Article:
Dropout rate average’ with 128 in public schools

Published 12:00 am Tuesday, November 25, 2003

(11/25/03)About 60 students dropped out of each of the two public high schools during the last school year, contributing to a state rate that’s average for the nation.

Of the 45 states that participate in the survey, Mississippi ranked 20th in students leaving high school without graduating.

The figures are from the National Center for Education Statistics, a part of the U.S. Department of Education, and covered the 2000-01 school year.

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Vicksburg Warren School District figures from the 2002-2003 school year show 68 students dropped out of Warren Central High School and 60 dropped out of Vicksburg High School.

Dropout records for previous years are not available, school officials said.

Carla Smythe, a guidance counselor at Warren Central, said the top two reasons students may drop out are age and a personal decision not to continue attending classes.

She said older students in schools tend to drop out although they may be close to earning a diploma. “They are older than their peers and don’t want to be here,” Smythe said. Older students can finish in a General Education Degree program if they choose.

While most students are about 18 when they graduate, state and federal laws allow students to attend until 21. Because of crimes involving 20-year-old students as the current school year began, local delegates to the Legislature have said they plan to address the issue in the upcoming session.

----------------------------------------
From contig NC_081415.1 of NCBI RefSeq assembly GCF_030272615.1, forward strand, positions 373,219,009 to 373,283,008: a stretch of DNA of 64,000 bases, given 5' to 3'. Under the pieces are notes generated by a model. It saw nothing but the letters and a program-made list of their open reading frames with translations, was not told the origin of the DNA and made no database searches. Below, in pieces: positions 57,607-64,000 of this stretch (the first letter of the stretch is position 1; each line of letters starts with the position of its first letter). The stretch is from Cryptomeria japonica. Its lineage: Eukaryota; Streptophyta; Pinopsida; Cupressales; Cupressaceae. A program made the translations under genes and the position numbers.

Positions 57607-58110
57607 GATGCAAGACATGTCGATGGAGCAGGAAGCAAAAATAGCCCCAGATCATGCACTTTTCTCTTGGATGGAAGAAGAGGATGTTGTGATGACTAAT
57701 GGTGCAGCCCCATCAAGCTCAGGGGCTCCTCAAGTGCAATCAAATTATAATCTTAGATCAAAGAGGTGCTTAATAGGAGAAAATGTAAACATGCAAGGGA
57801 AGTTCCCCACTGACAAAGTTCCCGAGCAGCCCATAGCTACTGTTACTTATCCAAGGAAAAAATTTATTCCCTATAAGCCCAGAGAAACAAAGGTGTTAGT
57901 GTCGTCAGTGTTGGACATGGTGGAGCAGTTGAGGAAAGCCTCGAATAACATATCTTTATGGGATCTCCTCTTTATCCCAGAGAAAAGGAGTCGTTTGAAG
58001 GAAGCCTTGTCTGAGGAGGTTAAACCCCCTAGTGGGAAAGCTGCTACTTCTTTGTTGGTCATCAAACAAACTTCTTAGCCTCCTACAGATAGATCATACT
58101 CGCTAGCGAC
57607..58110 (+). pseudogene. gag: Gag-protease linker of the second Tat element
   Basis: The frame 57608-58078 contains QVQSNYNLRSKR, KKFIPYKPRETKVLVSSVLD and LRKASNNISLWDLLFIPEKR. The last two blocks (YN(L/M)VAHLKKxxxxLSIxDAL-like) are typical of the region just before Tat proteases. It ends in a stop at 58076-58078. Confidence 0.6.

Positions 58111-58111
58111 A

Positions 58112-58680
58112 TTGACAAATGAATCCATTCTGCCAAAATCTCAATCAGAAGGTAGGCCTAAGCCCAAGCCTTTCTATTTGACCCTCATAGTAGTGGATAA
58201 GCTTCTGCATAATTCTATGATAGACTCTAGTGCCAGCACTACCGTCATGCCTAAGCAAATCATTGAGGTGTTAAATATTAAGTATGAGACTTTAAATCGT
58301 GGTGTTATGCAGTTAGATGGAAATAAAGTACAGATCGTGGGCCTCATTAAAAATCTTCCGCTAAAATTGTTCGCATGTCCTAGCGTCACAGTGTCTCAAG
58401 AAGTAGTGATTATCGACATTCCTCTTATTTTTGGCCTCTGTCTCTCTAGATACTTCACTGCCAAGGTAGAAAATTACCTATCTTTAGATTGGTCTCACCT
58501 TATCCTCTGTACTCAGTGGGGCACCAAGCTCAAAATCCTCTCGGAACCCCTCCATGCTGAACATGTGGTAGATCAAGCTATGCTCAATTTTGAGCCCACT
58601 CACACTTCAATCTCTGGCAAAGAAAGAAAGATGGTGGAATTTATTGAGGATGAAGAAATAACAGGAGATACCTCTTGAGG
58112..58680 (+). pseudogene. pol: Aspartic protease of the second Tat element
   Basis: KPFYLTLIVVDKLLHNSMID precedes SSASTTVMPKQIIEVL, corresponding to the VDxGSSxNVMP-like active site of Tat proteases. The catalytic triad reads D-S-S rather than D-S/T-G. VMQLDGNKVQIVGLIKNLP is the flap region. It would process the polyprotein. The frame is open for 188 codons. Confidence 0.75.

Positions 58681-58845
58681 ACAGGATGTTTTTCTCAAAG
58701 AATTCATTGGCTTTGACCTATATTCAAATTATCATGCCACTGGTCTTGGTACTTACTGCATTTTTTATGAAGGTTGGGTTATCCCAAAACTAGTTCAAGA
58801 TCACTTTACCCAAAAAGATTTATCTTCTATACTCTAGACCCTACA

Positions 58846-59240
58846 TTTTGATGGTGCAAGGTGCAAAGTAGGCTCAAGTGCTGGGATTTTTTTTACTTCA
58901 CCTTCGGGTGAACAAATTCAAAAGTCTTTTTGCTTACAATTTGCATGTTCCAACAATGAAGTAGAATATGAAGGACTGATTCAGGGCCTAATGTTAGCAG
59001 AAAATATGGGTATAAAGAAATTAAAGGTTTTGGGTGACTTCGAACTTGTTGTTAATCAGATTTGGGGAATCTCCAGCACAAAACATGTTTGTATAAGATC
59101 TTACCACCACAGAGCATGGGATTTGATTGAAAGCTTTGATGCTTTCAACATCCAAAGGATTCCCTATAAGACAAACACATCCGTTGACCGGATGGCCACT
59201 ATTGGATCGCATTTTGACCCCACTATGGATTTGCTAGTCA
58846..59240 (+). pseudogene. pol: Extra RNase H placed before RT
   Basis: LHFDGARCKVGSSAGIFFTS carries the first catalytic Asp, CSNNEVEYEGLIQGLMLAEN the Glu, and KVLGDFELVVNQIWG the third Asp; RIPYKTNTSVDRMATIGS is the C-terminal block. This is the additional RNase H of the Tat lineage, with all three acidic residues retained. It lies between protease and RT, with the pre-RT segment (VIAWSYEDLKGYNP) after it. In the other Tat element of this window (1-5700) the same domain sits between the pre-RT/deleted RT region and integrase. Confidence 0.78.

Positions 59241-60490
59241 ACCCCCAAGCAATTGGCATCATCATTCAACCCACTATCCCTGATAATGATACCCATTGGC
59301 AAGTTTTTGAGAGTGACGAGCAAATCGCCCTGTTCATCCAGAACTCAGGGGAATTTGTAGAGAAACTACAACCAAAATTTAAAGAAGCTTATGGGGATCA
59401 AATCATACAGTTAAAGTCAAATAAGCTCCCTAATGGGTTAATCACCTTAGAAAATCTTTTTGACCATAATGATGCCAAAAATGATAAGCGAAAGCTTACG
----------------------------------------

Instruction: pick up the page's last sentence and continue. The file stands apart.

Another reason students drop out, Smythe said, is simply to make a choice of their own.

“Others just don’t like the discipline of high school,” she said. “They may be only 16, but they think they’re ready to be on their own.”

“They may be capable of passing their classes, but they’re choosing not to, and those are the really frustrating cases.”

Smythe attended the Mississippi Counseling Association convention in the beginning of November, where tips to prevent dropouts were offered.

She said the convention was a good opportunity to look at programs other schools were using to combat dropouts.

“I think both schools are lucky in that we both have administrators who are willing to look at finding good ideas that work and who are willing to make those changes if need be,” Smythe said.

The study showed the state’s dropout rate is 4.6 percent. That rate has steadily declined since 1994, when it was 6.4 percent.